Rs 0.05 billion to Rs 0.5 billion. Also, the marketing exclusivity period has been increased to eight years. With the revised guidelines in place, the PNGRB is likely to undertake the ninth round of bidding soon where it will offer 86 GAs spread across the entire country.
Growth in natural gas pipeline network
The country’s natural gas pipeline infrastructure is currently at a nascent stage of development. There is thus a huge potential for increasing pipeline penetration. The government has announced a number of initiatives to tap this potential. One such is the as Urja Ganga initiative, under which it plans to lay two pipelines – one from Jagdishpur to Haldia and the other from Bokaro to Dhamra – spanning a total length of 2,655 km across Uttar Pradesh, Bihar, Jharkhand, Odisha and West Bengal. These pipelines are expected to benefit 25 industrial clusters, 40 districts and 2,600 villages, help in the revival of defunct fertiliser plants at Barauni, Gorakhpur and Sindri, and supply natural gas to refineries, steel plants and the CGD segment in Varanasi, Bhubaneswar, Ranchi, Cuttack, Patna, Jamshedpur and Kolkata. The project is being undertaken by GAIL (India) Limited, which is providing a viability gap funding of 40 per cent of the total project cost of Rs 12.94 billion. The first phase of the project is expected to be completed by December 2018 and the second phase by December 2020. The project will be further extended to all state capitals in the Northeast, thus increasing gas supply to the region.
The government is also developing green corridor projects, under which it will provide CNG and PNG connections across key identified corridors. At present, six corridors have been identified for development. Once these projects are completed, the country could expect to have a pan-Indian pipeline network, possibly in the next four-five years.
Going forward, supply from domestic gas suppliers will not be enough and there will be an increasing transition towards imported liquefied natural gas (LNG). To meet the growing demand, regasified LNG terminal capacity is expected to increase to 61.5 mtpa by 2023. In terms of pipelines, with the extension of Urja Ganga to the north-eastern states, penetration is expected to increase. With the development of green corridors and intercity gas transport, the demand for CNG and PNG is also expected to increase. In terms of fuel economics, CNG is likely to continue to offer higher margins. Also, industrial PNG, which was previously only marginally profitable due to demand competition from cheaper fuels, could see an increase in demand with the ban on pet coke and furnace oil. The demand for domestic PNG is also expected to increase, driven by the government’s initiative of providing 10 million PNG connections by 2020. The sector could see aggressive bidding in the coming PNGRB bidding rounds with a number of favourable regulations such as an extension of the marketing exclusivity period, etc. The revised bidding regulations are likely to attract greater investor interest as well. There is also a huge opportunity for technology players as most of the CGD operators are testing improved technologies and best practices to ensure effective operations. There is an increased emphasis on improving metering and billing using technologies such as smart meters and also on reducing losses due to leakages by using technologies such as infrared leakage detection, etc. There is a significant opportunity for all stakeholders in the sector and it thus seems poised for growth.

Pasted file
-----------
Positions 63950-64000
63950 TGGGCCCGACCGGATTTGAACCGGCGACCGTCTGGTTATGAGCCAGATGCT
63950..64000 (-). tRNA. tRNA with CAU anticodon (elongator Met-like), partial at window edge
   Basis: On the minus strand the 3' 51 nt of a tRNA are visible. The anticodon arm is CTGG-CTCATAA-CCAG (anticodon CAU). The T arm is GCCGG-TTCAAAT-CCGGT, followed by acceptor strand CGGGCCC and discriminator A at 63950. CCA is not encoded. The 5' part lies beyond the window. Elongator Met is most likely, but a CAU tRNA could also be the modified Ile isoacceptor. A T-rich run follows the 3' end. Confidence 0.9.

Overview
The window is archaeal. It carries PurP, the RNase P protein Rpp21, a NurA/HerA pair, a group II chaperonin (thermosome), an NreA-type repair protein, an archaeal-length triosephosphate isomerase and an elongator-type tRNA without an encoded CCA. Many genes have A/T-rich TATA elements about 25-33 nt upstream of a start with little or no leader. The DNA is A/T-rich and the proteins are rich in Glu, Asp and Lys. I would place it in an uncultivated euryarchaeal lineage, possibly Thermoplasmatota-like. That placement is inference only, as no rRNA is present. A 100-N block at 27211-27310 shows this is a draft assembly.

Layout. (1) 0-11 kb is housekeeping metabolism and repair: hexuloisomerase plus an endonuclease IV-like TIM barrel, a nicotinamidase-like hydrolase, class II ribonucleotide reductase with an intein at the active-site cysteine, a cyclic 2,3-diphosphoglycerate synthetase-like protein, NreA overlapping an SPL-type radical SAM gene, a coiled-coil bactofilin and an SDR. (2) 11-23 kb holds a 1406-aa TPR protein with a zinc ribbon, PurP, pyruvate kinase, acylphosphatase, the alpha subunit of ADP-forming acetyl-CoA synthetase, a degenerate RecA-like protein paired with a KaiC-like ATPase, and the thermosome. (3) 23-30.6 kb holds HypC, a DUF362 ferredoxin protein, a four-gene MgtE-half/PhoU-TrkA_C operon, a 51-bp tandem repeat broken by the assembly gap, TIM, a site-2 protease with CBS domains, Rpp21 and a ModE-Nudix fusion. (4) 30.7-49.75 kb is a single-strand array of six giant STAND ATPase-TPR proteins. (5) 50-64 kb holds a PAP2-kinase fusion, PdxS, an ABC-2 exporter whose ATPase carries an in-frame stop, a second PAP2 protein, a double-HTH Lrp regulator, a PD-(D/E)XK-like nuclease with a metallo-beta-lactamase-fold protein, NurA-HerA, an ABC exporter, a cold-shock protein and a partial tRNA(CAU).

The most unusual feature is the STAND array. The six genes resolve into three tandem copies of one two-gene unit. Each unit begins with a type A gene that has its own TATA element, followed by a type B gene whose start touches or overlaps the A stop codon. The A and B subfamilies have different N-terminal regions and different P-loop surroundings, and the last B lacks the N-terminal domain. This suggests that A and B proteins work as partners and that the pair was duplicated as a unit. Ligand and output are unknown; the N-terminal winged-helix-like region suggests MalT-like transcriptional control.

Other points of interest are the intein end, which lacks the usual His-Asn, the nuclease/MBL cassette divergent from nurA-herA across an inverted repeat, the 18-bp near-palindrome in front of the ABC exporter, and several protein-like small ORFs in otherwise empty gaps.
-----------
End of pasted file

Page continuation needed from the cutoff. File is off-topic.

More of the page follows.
Based on a presentation by
K. Ravichandran, Senior Vice-President and Co-Head, Corporate Ratings, ICRA Limited, at a recent India Infrastructure conference